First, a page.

The Missouri Reader WINTER ISSUE Vol. 44, Issue 1 - Page 17


In a recent blog, Ishiaru (May 11, 2020) strongly cautions educators about the “dangerous assumption” of recreating school at home. She purports that asking families to embrace school-based learning as the most valued form of learning at home may come at the expense of the families’ own language and culture. In addition, schools’ capacity to support students who struggle is exacerbated when a fifth of all American students do not have Internet at home (Rizga, 2020), and those who lack the technology resources are most often families of poverty. Collins and Halverson (2018) remind educators to address the opportunity gaps facing our nation. They promote technologies as a huge part of those gaps because “technology is becoming central to all of life” (p.3).

Instructional Considerations

Teaching Equity/ Fairness. One could argue that equity among teacher responsibilities was an issue that was not carefully considered by some school leaders. With the onus of the instruction, communication, and, at times, backlash falling on the classroom teacher, the responsibilities of the special subject teachers (Art, Music, Physical Education, and Library) were not always clearly defined by school leaders. Classroom teachers were faced with hours of preparation of lessons, responding to students’ postings, and answering parents’ questions and concerns. Generally, all teachers employed within the same school entity practice under a common contractual agreement. However, the workload difference between classroom and special subject area teachers was not always equitable during this period of remote learning.

Classroom management. Many teachers found that the management of student behaviors and learning practices during remote learning to closely mimic the management required during on-ground learning. When engaged in remote learning, teachers still found it necessary to remind students to attend to the task at hand, to raise their virtual hand rather than calling out, and to check the due dates of assignments. Figures 1and 2 offer some practical guidance for students’ expectations during live remote instruction. Having these charts available for both students and their parents created an even level of awareness for everyone in the home about expected learning behaviors.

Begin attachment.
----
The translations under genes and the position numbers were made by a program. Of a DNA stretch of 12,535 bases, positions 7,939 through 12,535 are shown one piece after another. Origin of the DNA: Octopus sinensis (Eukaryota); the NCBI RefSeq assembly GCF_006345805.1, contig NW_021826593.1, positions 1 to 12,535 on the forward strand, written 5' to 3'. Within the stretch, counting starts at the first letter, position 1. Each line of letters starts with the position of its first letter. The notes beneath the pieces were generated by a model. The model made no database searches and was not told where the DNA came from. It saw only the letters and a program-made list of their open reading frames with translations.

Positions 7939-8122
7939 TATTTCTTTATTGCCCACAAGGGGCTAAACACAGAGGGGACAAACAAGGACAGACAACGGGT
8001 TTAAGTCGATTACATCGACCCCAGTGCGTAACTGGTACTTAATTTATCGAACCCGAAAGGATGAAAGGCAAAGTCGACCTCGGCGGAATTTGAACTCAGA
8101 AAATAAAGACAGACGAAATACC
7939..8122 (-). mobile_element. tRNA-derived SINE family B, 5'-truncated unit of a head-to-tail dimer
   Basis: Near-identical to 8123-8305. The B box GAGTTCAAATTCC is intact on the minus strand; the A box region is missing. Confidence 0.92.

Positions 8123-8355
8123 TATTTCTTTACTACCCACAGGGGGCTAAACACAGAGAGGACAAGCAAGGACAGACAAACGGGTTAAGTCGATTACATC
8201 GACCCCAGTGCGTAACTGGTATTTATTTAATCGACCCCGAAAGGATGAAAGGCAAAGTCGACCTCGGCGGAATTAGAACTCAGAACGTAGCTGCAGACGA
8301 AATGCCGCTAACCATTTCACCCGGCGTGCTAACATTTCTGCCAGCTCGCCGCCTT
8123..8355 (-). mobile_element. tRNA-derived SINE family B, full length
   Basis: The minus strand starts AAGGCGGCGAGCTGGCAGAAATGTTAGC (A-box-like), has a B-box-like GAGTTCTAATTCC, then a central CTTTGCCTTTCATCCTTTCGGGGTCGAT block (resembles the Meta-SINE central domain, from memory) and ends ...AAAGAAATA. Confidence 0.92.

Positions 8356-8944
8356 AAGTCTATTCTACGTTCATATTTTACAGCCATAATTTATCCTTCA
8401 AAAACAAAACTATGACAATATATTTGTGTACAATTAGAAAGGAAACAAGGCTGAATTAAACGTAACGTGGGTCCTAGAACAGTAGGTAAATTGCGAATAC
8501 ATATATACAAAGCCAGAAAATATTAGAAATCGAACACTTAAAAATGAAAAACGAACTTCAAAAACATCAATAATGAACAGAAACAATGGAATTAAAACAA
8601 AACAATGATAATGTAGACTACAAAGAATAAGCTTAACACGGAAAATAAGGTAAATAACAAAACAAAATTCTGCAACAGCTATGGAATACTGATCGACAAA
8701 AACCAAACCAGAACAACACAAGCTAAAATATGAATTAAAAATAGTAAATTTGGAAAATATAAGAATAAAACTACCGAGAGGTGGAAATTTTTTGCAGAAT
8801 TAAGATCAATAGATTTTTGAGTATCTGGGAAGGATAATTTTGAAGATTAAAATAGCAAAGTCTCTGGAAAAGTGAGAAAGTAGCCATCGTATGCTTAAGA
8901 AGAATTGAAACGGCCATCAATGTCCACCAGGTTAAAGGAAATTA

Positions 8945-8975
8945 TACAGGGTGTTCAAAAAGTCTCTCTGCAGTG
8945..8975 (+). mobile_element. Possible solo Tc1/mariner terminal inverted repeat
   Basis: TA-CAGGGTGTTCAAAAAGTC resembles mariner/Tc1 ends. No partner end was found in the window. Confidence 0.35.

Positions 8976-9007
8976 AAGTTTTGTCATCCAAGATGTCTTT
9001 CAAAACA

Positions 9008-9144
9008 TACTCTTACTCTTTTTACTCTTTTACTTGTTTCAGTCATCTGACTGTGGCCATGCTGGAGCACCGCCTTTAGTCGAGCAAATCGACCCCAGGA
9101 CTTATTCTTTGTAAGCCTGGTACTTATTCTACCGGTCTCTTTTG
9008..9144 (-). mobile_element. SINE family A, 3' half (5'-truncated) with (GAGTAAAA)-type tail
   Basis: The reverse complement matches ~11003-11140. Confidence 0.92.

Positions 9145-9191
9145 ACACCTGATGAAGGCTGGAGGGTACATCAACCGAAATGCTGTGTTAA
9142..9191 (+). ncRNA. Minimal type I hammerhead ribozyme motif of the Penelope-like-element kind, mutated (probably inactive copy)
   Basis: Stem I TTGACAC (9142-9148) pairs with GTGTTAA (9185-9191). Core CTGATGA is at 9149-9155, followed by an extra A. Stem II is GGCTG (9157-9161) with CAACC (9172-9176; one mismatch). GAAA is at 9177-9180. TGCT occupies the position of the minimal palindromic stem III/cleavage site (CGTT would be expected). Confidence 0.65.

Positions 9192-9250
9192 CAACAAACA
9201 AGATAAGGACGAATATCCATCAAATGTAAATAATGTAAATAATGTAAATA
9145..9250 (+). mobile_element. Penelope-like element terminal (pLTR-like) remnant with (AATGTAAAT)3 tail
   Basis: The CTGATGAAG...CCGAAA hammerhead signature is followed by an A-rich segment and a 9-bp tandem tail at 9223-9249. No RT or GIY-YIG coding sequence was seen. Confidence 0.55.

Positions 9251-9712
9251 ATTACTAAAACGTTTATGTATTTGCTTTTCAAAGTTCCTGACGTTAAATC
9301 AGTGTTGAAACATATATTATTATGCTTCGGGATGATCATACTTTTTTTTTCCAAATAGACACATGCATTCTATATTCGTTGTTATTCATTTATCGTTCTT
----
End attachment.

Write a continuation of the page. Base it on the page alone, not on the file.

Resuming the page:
Conclusions/Final Thoughts

Several aspects of remote learning were presented and examples of both remarkable and less notable remote teaching situations were shared. Responsibilities of teachers, students, and parents were addressed. The pandemic caused teachers to shift gears for their instructional delivery. The instructional events described here happened in real time, during the current pandemic, and are grounded in the trial and error action research of the educators who lived these experiences. Empirical evidence is unavailable due to the newness of the widespread remote learning situation during the current pandemic.

Although computer platforms can facilitate conversations among people, it seems that one-on-one and small group dialogue is easier to facilitate than groups of 15, 20, or even more. Best practices must remain in the forefront of all teaching preparation and implementation. Teaching is so much more than the delivery of content whether in a seated classroom or through remote learning.

As reflective practitioners, the authors offer a few final thoughts and questions for our fellow educators: All stakeholders need to be advocates for 21st century literacy skills. How teaching and learning may change should be a major consideration for schools as they embrace an “educational vision” (Herold, 2016) when implementing digital tools and procedures. We encourage educators and the community at large to heed ILA’s recommendations (2017) regarding how pedagogy is changing, the on-going professional development needs of teachers for digital learning, and to be mindful of policies that may need to be created or updated.

Key questions that need to be asked at this time are how will educators improve the quality of remote teaching practices, and, does remote teaching have the capacity to improve education overall? MacDonald (2019) reminds us that when effective literacy instruction is supported with effective technology tools, educators can enable students to face school challenges as well as the challenges of the world.